Swanson's PC Projection

Swanson’s projection for future temperature using presumed regime shifts can be compared with our projection.

rc_fig1_thumb

The above figure was posted at RealClimate (note this figure is not contained in their paper) with flat temperature intersecting with an extrapolated underlying rate of around 1C/Century seen between 1950 and 1998 at around 2020.

article-003

Our projection for temperature, from figure 3 of our paper archived at arXiv and submitted to IJF, Structural break models of climatic regime-shifts: claims and forecasts is based on the current flat rate intersecting with an extrapolated underlying rate of around 0.5C/Century between 1910 and 1976, at around 2050.

Which is more valid? Our reasoning is that if you are to accept that temperatures are being suppressed in a -ve phase of the PDO, then they must have been enhanced in a +ve phase from 1976 to 1998. Therefore, it is invalid to take the underlying rate of warming from 1976 to 1998.

Sure, assuming the higher rate of underlying warming fits the climate models, IPCC and AGW alarmism story better, but I can’t see the logic in it. Note also its inconsistent with the trend line from 1976 in their paper (below) which intersects around year 2000 (compare with first figure above).

swanson

Moreover, all of the empirical estimates of climate sensitivity (not the climate model ones) come in at an underlying warming rate closer to 0.5C/century, as the figure below from Roy Spencer illustrates.

spencer_fig1_models-reality1

Are these inconsistent? Swanson says (inaccurately, its actually from 1950, doh!) of the presumed underlying warming trend:

Also shown is a linear trend using temperatures over the period 1979-1997 (no cherry picking here; pick any trend that doesn’t include the period 1998-2008). We hypothesize that the established pre-1998 trend is the true forced warming signal, and that the climate system effectively overshot this signal in response to the 1997/98 El Niño.

In other words, Swanson isn’t committed. But the figure prepared for the RealClimate post chose a period corresponding the the highest rate of warming, consistent with the climate models, but internally inconsistent with their assumption that the current plateau in temperatures is due to regime shift.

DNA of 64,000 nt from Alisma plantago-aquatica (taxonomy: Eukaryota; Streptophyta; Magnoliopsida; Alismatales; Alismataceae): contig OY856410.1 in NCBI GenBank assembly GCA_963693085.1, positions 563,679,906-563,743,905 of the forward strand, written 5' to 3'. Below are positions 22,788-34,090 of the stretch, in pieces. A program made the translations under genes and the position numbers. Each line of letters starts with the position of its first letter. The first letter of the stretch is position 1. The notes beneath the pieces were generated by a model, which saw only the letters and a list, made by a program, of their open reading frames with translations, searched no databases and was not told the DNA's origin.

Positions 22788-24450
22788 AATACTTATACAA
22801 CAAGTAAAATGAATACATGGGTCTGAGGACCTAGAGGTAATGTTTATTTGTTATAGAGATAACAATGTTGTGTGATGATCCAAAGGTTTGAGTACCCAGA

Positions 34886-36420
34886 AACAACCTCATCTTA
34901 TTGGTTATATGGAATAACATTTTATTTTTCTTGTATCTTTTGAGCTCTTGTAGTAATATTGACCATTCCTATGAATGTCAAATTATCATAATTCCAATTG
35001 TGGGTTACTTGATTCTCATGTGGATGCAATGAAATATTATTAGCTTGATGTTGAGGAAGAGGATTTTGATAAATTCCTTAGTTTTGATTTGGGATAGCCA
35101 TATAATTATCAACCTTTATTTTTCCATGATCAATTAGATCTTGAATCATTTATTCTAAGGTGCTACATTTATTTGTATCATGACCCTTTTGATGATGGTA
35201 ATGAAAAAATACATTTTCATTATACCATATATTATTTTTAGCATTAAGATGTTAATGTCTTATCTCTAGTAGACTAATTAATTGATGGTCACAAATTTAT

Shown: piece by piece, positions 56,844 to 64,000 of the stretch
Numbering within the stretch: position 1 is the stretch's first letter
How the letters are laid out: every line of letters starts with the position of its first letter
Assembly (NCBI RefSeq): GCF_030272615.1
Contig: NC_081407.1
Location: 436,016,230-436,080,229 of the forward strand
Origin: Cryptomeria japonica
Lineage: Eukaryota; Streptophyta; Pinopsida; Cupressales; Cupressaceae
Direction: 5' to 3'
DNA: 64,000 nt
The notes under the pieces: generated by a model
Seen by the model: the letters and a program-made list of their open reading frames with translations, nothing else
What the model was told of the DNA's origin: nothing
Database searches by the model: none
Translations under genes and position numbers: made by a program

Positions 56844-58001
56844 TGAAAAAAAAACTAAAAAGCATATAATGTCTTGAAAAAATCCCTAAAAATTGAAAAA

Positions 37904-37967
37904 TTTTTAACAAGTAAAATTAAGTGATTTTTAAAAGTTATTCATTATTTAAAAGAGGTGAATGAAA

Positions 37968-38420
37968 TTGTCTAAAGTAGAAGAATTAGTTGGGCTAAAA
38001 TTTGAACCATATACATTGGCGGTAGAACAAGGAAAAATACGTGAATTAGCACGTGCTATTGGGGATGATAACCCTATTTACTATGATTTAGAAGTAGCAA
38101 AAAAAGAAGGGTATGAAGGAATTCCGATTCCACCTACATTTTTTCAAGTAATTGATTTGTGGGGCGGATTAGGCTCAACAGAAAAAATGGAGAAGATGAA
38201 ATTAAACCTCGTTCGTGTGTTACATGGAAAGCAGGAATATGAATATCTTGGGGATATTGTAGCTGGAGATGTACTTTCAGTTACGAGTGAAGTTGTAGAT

We picked a period corresponding to a consistent view of regime-shifts both enhancing and suppressing the underlying trend, and also consistent with empirical measurements of climate sensitivity.

On the face of it, it looks like logical consistency and empirical evidence, versus agreement with the climate models and damn the logic and evidence – a politically correct projection?

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0 thoughts on “Swanson's PC Projection

  1. Hi David,

    I made this post at Chris Colose’s blog earlier and because I fear it will not be discussed properly there I’m interested to see how it goes here (slightly corrected in one point):

    I was alerted to the Tsonis et al. 2007 theory in a paper by Lindzen (2007, “Taking Greenhouse Warming Seriously”) where he interpreted the theory as such: “A very recent paper (Tsonis et al., 2007) suggests, in fact, that the surface temperature record can be accounted for by essentially superpositions of known oceanic fluctuations such as the Pacific Decadal Oscillations and the Atlantic Multidecadal Oscillations.”

    I then read the Tsonis et al. 2007 paper and found that Lindzen’s interpretation of it was quite reasonable. That is, very little could be found there to reassure the IPCC that their Summary for Policymakers explanation of the so-called “unprecedented” global warming period 1976-1998 was caused entirely by increasing GHGs with 90% certainty (in fact, that it probably offset what would otherwise have been a period of cooling, IPCC2007, SPM, p. 5).

    So Swanson’s appearance the other day at RealClimate came as a huge surprise to me. I was surprised that RealClimate would touch anything like this, other than to show that it was thoroughly discredited after enough big-name skeptics had started citing it (and I don’t think many have), and I was even more surprised to then hear Swanson’s view of the paper that there was no inconsistency with the IPCC version at all.

    So I fixed upon the following issue, which appeared to be the slight-of-hand that allowed him to assert this apparently self-contradictory position: I saw that in that RealClimate post he just draws a straight line through the trend of 1976-1998, the so-called unprecedented bit, and then extends it all the way back to 1850, shows how it fits all the data in a vaguely convincing way, and then asserts that this is the underlying GHG signal. He also asserted that it wasn’t cherry-picking, and that I’d get the same trend using any endpoints I could choose other than one inside 1998-2008(??).